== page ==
DEAR BENNY: We recently sold our home (in Maryland), and had a ratified contract. The homeowners association (HOA) documents were delivered and received by the buyer, and the inspection was completed. All the "i’s" were dotted and "t’s" crossed.
One week before closing, the buyer backed out, deciding he simply does not want our home. At this point, we have packed, scheduled movers and purchased a new home. The deposit we received is only $5,000; in a different market we could have probably requested more. The funds lost by the buyer are minimal in the grand scheme.
In our opinion, this is a breach of contract and frankly, it has caused severe financial implications for us. The proceeds from the sale were going to be used towards the down payment of our new home. Without these funds, our new monthly mortgage is quite high and we still have our current mortgage to pay. Do we have any recourse? Can we sue for breach of contract and hold the buyer liable in any fashion? By the way, the buyer’s agent has not been helpful and avoids our agent’s calls. –Darryl
DEAR DARRYL: It is too late for your situation, but your first mistake was to take such a low earnest money deposit. If I am representing a seller, I want the seller to give my real estate agent (or the settlement agent) a minimum of 5 percent of the purchase price. You want the buyer to put up enough money so that he or she will think twice about walking away.
I will assume from your question that the buyer is in default. In many states, (including Maryland), when a buyer enters into a contract to buy a condominium or a house in a homeowners association, the buyer has a fixed number of days in which to review the association’s legal documents and back out of the contract.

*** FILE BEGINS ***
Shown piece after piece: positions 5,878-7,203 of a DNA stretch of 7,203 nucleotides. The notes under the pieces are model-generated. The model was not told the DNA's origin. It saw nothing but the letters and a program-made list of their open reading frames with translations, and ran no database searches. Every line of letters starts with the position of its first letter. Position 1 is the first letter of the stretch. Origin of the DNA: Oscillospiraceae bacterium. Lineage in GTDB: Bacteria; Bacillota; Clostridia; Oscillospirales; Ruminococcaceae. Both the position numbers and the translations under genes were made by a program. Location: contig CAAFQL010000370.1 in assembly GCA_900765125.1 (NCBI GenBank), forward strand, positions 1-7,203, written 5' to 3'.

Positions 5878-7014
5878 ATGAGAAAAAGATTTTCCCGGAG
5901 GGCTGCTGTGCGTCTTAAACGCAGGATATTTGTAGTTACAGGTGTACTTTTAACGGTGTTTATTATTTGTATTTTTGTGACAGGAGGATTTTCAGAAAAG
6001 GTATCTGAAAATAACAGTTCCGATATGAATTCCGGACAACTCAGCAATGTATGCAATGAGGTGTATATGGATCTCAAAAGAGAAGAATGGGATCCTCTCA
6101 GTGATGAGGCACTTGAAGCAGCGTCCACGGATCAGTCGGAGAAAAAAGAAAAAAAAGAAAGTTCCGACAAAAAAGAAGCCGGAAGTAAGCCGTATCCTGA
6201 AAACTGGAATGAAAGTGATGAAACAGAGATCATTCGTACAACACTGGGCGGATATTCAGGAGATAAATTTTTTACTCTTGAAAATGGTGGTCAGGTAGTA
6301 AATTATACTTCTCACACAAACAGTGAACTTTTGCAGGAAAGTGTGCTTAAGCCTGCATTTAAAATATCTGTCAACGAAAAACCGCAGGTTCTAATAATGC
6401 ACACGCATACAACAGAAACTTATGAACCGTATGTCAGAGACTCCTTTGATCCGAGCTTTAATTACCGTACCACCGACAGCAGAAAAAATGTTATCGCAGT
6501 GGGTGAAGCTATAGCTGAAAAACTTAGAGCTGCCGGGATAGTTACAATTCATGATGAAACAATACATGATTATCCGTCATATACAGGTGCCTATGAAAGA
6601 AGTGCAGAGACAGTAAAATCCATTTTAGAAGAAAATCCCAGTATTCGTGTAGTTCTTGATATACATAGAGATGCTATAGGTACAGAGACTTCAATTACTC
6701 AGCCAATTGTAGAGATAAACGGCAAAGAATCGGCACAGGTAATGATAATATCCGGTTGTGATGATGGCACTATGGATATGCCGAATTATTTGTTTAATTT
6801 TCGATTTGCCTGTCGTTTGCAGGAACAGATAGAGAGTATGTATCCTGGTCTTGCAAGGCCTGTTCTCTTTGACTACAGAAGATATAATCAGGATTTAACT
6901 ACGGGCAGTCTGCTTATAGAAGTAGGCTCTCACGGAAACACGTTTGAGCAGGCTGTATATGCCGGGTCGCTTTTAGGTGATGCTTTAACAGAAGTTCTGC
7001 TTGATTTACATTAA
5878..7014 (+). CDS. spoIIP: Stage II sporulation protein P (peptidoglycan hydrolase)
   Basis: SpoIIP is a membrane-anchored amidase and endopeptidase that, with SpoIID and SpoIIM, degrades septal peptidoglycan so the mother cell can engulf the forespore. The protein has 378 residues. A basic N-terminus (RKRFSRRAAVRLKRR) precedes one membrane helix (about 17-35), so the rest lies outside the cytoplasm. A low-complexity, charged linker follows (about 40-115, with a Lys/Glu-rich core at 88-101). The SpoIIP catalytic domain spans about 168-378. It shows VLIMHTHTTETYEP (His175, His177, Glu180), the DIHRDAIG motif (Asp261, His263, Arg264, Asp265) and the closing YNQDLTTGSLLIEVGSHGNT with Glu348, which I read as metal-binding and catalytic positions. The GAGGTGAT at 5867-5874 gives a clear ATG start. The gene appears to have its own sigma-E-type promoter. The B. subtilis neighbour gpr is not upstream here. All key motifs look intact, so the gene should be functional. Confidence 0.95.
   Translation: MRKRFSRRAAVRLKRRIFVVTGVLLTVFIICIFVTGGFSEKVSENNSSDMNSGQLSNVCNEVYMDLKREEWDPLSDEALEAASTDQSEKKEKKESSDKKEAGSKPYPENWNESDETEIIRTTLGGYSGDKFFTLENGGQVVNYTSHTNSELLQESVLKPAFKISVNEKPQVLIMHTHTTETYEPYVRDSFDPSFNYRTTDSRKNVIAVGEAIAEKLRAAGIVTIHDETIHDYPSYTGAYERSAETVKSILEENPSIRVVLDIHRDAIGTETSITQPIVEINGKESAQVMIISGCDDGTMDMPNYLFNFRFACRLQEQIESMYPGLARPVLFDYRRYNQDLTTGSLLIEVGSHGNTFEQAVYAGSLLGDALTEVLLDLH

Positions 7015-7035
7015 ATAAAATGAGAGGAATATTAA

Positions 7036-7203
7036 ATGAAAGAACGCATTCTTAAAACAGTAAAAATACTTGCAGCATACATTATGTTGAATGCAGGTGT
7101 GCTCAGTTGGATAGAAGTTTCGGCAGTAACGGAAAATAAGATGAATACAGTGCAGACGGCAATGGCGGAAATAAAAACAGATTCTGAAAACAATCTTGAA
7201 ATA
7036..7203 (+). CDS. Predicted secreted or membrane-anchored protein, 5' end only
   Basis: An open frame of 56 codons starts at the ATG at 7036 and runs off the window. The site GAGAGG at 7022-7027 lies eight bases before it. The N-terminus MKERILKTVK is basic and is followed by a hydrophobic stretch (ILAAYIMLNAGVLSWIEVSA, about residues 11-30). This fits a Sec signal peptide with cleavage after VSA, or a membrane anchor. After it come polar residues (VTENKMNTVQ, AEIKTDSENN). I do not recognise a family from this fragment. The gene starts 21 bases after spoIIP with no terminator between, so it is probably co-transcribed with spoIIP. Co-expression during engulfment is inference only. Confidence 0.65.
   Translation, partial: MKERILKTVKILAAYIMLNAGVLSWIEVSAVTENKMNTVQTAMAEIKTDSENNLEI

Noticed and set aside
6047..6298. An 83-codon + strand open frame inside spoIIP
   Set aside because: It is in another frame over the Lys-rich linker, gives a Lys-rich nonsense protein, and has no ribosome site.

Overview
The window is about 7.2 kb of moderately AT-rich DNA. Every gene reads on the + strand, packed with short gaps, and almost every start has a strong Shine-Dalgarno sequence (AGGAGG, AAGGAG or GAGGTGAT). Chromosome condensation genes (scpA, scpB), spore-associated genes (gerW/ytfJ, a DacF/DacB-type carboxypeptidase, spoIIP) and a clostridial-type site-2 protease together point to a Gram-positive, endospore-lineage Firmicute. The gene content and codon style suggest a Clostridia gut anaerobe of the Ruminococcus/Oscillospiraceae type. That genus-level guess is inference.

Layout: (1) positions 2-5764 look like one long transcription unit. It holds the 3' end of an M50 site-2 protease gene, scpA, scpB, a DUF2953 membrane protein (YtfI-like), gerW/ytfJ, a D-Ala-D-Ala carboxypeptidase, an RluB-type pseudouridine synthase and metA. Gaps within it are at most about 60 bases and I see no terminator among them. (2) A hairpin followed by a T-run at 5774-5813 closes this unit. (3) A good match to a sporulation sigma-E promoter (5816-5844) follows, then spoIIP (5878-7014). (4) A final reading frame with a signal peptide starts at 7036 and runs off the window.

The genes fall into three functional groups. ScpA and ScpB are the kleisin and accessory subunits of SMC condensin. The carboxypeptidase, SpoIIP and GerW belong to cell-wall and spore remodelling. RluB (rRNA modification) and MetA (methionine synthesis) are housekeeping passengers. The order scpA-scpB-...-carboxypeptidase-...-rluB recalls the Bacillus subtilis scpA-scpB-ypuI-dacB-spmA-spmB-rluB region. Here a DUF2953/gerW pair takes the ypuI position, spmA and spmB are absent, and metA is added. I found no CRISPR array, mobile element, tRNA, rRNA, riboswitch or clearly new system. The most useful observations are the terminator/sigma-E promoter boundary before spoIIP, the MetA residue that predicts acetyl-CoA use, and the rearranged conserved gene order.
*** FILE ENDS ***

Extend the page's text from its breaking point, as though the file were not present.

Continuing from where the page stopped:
Basically, you have three alternatives: (1) You can keep the $5,000 earnest money deposit, although your sales contract may require you to split it with the real estate agents; (2) you can sue your buyer for damages (If the house subsequently sells for $10,000 less than the original contract price, this would be the amount of your damages, plus any costs you incurred to carry the house until it finally sells); or (3) sue the buyer for specific performance. That means that you file a lawsuit against the buyer and ask the judge to force the buyer to go to closing.
You should consult a local attorney who should provide you guidance. Keep in mind that litigation is time-consuming, expensive and uncertain.
DEAR BENNY: If you apply for a mortgage or refinance and the lender orders and completes an appraisal and credit report, but then you decide to go with another lender, does the borrower have to reimburse the first lender for the appraisal and credit report? Can that first lender sue the borrower for the cost of those services? –Jeannie
DEAR JEANNIE: The answer to both questions is yes. You asked a lender to do work for you, and usually lenders will charge a borrower up front for costs of the appraisal and the credit report. If you decide to use another lender, it has been my experience that so long as you have paid for these products, some lenders will be willing to turn over this information to your new lender.
However, your new lender may not want to honor the appraisal because it has its own list of appraisers. This is especially true today, when lenders want to be absolutely certain that they are getting a true and independent appraisal.
Can the lender sue you if you decide not to use its services? Yes, but as a practical matter, it is too time-consuming and expensive to take you to court.
DEAR BENNY: I recently moved into a home as a tenant and just found out it is being foreclosed on. The borrower (my landlord) owes $750,000 on it, but it is worth just $525,000 now. How much will the opening bid be if I wanted to buy it? –Justin
DEAR JUSTIN: Each lender who forecloses on property sets its own opening bid. Usually, they start at the amount of the current mortgage, so that they will not lose too much money.